This quiet debut with a powerful message leaves readers plenty to ponder.


The departure of an alternative school’s empathetic teacher leaves her vulnerable students feeling bereft.

Creighton was 5 in 1989 when his mom left to pursue a singing career. Now 14, he and his emotionally distant dad settle in Breton, British Columbia. Behind in school and socially disengaged, Creighton enrolls in a tiny alternative school for students whose burdens include family dysfunction, poverty, abuse, and trauma. Bolstering students’ self-esteem, validating them, and helping them explore their interests, Ms. Hayworth prioritizes emotional needs over a strict academic agenda or punitive discipline. Slowly and unevenly, each young person—even bully Carlos—begins to heal. Creighton befriends traumatized Schooner and bonds with two older teens: sexual-assault survivor Carin, whose single mom has cancer, and Ratchet, sheltered and employed by a caring farmer after being taken from his abusive parents. These relationships anchor Creighton and help strengthen his relationship with his dad. But when Ms. Hayworth goes on maternity leave and is replaced by an affectless, uncaring teacher, the students relapse and catastrophe looms. The narrative pacing is slow but purposeful. The memorable characters, all cued as White, are drawn with affection and are scarred, flawed, and fully human. Their needs are great, their expectations modest as they hunger for connection and security. As Ms. Hayworth says, “it’s hard to give to others what you haven’t received yourself.”

This quiet debut with a powerful message leaves readers plenty to ponder. (author Q&A) (Fiction. 12-16)

Pub Date: Nov. 15, 2021

ISBN: 978-0-88995-638-4

Page Count: 480

Publisher: Red Deer Press

Review Posted Online: Oct. 13, 2021

Kirkus Reviews Issue: Nov. 1, 2021

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Characters to love, quips to snort at, insights to ponder: typical Spinelli.


For two teenagers, a small town’s annual cautionary ritual becomes both a life- and a death-changing experience.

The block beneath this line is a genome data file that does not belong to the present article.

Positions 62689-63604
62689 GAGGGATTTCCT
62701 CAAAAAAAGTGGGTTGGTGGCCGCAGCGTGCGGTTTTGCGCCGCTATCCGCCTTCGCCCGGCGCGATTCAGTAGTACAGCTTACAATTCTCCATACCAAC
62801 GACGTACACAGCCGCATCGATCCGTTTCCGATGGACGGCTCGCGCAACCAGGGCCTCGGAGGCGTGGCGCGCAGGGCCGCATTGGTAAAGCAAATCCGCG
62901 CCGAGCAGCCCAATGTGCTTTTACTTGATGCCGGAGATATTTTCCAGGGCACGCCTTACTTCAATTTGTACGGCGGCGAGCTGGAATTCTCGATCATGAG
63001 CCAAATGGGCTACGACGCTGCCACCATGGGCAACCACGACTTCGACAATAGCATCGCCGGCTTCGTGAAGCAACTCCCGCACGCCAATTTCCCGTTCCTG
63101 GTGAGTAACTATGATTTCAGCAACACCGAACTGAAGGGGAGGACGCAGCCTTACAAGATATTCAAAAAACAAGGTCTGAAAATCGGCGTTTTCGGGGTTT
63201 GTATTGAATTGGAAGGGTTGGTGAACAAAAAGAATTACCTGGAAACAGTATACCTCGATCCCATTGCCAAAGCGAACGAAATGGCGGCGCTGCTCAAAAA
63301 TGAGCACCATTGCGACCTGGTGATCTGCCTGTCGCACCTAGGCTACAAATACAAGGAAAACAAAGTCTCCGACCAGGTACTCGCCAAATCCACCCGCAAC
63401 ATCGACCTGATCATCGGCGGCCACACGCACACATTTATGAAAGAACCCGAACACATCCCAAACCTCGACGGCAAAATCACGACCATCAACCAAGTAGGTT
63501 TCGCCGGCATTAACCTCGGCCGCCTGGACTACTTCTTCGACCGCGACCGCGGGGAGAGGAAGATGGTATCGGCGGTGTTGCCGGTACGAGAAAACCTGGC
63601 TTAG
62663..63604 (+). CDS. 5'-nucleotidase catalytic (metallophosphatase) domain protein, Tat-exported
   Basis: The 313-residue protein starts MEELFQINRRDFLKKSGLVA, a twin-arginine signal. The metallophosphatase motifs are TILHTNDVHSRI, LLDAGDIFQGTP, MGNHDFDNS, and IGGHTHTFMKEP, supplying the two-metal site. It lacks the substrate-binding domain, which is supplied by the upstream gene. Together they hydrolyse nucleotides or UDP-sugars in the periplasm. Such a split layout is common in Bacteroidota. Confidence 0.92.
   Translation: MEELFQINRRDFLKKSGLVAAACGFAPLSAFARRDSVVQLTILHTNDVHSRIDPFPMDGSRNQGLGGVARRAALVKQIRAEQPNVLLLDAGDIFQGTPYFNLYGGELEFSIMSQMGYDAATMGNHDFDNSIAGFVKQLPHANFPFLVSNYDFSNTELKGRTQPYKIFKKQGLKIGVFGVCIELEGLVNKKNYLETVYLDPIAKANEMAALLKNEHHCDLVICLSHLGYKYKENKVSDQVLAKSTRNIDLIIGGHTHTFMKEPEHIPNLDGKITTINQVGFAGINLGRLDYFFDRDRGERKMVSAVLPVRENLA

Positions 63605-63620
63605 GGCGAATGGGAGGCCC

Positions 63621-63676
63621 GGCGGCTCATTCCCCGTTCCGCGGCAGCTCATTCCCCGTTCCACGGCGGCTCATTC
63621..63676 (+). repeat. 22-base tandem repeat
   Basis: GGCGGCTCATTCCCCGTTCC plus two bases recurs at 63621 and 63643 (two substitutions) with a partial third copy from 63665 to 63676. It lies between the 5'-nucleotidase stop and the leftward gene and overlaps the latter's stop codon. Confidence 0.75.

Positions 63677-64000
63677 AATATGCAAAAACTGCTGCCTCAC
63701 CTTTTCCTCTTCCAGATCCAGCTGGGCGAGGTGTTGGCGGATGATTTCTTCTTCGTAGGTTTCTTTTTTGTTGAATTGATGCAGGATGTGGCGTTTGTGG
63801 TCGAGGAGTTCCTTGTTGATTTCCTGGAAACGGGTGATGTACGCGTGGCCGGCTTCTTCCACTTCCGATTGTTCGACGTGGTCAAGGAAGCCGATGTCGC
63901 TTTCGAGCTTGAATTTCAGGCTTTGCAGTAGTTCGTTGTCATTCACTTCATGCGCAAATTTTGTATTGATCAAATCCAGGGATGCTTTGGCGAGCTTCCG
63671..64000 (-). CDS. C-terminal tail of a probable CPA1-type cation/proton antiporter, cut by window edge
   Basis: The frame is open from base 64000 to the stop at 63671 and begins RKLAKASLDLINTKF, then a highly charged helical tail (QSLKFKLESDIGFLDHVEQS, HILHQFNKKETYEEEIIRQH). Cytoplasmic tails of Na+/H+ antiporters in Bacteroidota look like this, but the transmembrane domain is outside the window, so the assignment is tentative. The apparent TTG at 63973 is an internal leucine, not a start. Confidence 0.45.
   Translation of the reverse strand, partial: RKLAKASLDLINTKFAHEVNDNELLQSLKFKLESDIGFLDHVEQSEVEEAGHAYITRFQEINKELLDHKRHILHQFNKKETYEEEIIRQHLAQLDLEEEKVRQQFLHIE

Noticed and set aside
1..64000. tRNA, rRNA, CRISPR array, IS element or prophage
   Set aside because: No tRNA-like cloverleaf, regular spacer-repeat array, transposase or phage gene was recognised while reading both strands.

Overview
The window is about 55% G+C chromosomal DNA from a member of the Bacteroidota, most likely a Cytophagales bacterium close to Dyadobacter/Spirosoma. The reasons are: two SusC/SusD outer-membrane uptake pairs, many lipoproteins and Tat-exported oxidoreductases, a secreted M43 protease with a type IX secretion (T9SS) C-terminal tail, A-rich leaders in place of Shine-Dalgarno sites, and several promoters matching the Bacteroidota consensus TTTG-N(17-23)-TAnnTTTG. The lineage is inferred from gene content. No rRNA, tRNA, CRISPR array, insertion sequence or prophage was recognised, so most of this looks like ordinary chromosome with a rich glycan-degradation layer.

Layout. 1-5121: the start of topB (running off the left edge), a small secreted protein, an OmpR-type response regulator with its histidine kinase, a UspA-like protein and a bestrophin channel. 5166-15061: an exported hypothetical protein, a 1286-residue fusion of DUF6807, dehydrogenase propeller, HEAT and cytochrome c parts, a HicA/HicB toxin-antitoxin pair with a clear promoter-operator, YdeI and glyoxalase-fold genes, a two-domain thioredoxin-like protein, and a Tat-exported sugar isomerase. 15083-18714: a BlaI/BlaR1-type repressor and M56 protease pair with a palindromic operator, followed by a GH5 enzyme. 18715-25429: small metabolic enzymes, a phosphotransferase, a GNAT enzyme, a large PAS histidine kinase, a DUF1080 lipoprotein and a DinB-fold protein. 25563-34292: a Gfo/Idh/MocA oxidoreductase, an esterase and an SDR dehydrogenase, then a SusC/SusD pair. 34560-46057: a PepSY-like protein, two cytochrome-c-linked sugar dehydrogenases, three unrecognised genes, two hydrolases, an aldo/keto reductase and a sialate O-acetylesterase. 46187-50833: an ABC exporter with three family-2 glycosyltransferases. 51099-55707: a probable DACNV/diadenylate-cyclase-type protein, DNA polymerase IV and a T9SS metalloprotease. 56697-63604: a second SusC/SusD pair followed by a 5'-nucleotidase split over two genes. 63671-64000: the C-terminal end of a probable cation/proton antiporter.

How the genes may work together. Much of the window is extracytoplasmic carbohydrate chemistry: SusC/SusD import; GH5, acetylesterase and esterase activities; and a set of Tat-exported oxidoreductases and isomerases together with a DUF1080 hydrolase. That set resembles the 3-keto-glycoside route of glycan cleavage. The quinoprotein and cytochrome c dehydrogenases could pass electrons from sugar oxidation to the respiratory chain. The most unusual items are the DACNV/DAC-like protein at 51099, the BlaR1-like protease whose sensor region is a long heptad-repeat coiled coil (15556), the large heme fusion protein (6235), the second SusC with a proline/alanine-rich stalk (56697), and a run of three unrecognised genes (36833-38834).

On the second Wednesday in June, every eighth grader in Amber Springs, Pennsylvania, gets a black shirt, the name and picture of a teen killed the previous year through reckless behavior—and the silent treatment from everyone in town. Like many of his classmates, shy, self-conscious Robbie “Worm” Tarnauer has been looking forward to Dead Wed as a day for cutting loose rather than sober reflection…until he finds himself talking to a strange girl or, as she would have it, “spectral maiden,” only he can see or touch. Becca Finch is as surprised and confused as Worm, only remembering losing control of her car on an icy slope that past Christmas Eve. But being (or having been, anyway) a more outgoing sort, she sees their encounter as a sign that she’s got a mission. What follows, in a long conversational ramble through town and beyond, is a day at once ordinary yet rich in discovery and self-discovery—not just for Worm, but for Becca too, with a climactic twist that leaves both ready, or readier, for whatever may come next. Spinelli shines at setting a tongue-in-cheek tone for a tale with serious underpinnings, and as in Stargirl (2000), readers will be swept into the relationship that develops between this adolescent odd couple. Characters follow a White default.

Characters to love, quips to snort at, insights to ponder: typical Spinelli. (Fiction. 12-15)

Pub Date: Aug. 3, 2021

ISBN: 978-0-593-30667-3

Page Count: 240

Publisher: Knopf

Review Posted Online: June 1, 2021

Kirkus Reviews Issue: June 15, 2021

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An enjoyable, if predictable, romantic holiday story.


Is an exuberant extended family the cure for a breakup? Sophie is about to find out.

When Sophie unexpectedly breaks up with her boyfriend, she isn’t thrilled about spending the holidays at her grandparents’ house instead of with him. And when her grandmother forms a plan to distract Sophie from her broken heart—10 blind dates, each set up by different family members—she’s even less thrilled. Everyone gets involved with the matchmaking, even forming a betting pool on the success of each date. But will Sophie really find someone to fill the space left by her ex? Will her ex get wind of Sophie’s dating spree via social media and want them to get back together? Is that what she even wants anymore? This is a fun story of finding love, getting to know yourself, and getting to know your family. The pace is quick and light, though the characters are fairly shallow and occasionally feel interchangeable, especially with so many names involved. A Christmas tale, the plot is a fast-paced series of dinners, parties, and games, relayed in both narrative form and via texts, though the humor occasionally feels stiff and overwrought. The ending is satisfying, though largely unsurprising. Most characters default to white as members of Sophie’s Italian American extended family, although one of her cousins has a Filipina mother. One uncle is gay.

An enjoyable, if predictable, romantic holiday story. (Fiction. 13-16)

Pub Date: Oct. 1, 2019

ISBN: 978-1-368-02749-6

Page Count: 336

Publisher: Disney-Hyperion

Review Posted Online: June 23, 2019

Kirkus Reviews Issue: Aug. 1, 2019

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